Employee's Overtime and Pregnancy Bias Claims Rejected

Employee could not show employer knew about overtime hours

By Laurie A. Petersen and Samantha J. Wood Feb 26, 2016
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An employee could not prevail on a claim for overtime under the Fair Labor Standards Act (FLSA) where she could not show that the employer had knowledge of the overtime hours allegedly worked. She also could not prevail on a pregnancy-based sex discrimination claim without sufficient evidence to show that the employer’s reasons for termination were pretextual, the 5th U.S. Circuit Court of Appeals ruled.

Ambrea Fairchild worked for All American Check Cashing Inc. as a nonexempt manager. Throughout her 13-month tenure with All American, she received numerous written warnings related to her inefficiency and poor performance. Even after the company demoted her, she continued to receive such warnings. In January 2013, just two months after Fairchild notified the company that she was pregnant, the company terminated her. Fairchild sued, alleging that she was terminated because of her pregnancy in violation of Title VII of the 1964 Civil Rights Act and also that the company had failed to pay her overtime wages in violation of the FLSA. 

The district court ruled in favor of All American, and the 5th Circuit affirmed, reasoning that Fairchild failed to produce enough evidence to support either of her claims. First, in regard to the FLSA claim, Fairchild failed to produce evidence to establish that All American had knowledge of her overtime hours. All American had policies in place that required employees to seek authorization to work overtime and to report overtime hours through its timekeeping system. Fairchild intentionally failed to report her overtime hours because they were unauthorized. While Fairchild argued that the company could have reviewed her computer usage reports to learn of her overtime, the court held that the question was whether the employer should have known about her overtime, not whether the employer had the potential ability to discover it. Because Fairchild ignored the company’s policies and procedures to deliberately prevent it from acquiring knowledge of her overtime work, she could not prevail on her FLSA claim.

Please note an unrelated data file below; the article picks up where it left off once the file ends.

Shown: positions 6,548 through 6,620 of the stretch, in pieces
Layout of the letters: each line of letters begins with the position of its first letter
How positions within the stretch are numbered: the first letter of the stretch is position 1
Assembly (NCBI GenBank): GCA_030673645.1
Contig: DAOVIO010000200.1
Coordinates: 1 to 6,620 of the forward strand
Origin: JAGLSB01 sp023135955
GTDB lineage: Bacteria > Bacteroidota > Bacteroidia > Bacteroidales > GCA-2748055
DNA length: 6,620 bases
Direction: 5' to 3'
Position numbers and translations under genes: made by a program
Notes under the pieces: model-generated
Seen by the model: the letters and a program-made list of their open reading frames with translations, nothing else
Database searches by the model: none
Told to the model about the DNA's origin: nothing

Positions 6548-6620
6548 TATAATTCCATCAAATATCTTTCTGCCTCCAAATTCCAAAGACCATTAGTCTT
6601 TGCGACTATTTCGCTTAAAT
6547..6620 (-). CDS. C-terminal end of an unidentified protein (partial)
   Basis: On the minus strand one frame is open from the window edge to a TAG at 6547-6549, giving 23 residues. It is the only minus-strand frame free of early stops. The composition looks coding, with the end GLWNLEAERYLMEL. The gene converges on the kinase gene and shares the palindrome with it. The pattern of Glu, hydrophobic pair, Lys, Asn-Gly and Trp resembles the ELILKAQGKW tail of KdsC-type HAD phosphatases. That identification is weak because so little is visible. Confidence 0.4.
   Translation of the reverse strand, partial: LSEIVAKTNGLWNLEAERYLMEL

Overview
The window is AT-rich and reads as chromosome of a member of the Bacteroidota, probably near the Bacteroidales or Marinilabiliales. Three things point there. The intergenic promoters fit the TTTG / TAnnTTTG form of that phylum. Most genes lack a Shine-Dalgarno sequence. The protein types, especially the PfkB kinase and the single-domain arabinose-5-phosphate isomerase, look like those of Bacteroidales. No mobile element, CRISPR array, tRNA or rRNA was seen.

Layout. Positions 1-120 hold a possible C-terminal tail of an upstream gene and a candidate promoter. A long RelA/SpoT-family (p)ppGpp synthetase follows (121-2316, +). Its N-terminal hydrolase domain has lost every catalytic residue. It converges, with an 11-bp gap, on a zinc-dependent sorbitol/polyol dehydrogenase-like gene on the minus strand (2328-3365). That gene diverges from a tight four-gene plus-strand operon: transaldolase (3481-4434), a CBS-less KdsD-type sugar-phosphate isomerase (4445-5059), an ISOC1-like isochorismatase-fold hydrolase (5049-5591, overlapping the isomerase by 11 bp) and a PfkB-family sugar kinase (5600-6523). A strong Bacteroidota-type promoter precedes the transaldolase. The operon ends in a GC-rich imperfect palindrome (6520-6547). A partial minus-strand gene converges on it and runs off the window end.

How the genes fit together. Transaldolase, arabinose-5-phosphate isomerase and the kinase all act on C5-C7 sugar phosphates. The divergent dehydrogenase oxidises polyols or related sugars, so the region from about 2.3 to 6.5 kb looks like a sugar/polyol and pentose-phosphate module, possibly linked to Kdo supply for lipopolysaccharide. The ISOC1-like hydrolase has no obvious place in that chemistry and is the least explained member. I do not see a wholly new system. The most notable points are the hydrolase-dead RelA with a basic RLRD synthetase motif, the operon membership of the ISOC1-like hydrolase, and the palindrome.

Second, in regard to her pregnancy-based sex discrimination claim, Fairchild failed to produce evidence to rebut All American’s legitimate, nondiscrimination reasons for termination. Fairchild’s only evidence of pregnancy discrimination was the temporal proximity between All American learning that she was pregnant and her termination. However, the company established that Fairchild’s termination was based on her poor performance, which was documented through numerous written reprimands and led to a demotion. Reviewing the evidence, the court held that temporal proximity alone was not sufficient to support Fairchild’s pregnancy-based sex discrimination claim. 

Fairchild v. All American Check Cashing Inc., 5th Cir., No. 15-60190 (Jan. 27, 2016).

Professional Pointer: Having a procedure in place that requires the employee to both request and report overtime can assist in defending against an employee’s claim of unpaid overtime. 

Laurie A. Petersen is a member of the board of directors and shareholder with Lindner & Marsack S.C., the Worklaw® Network member firm in Milwaukee. Samantha J. Wood is an attorney with the firm.

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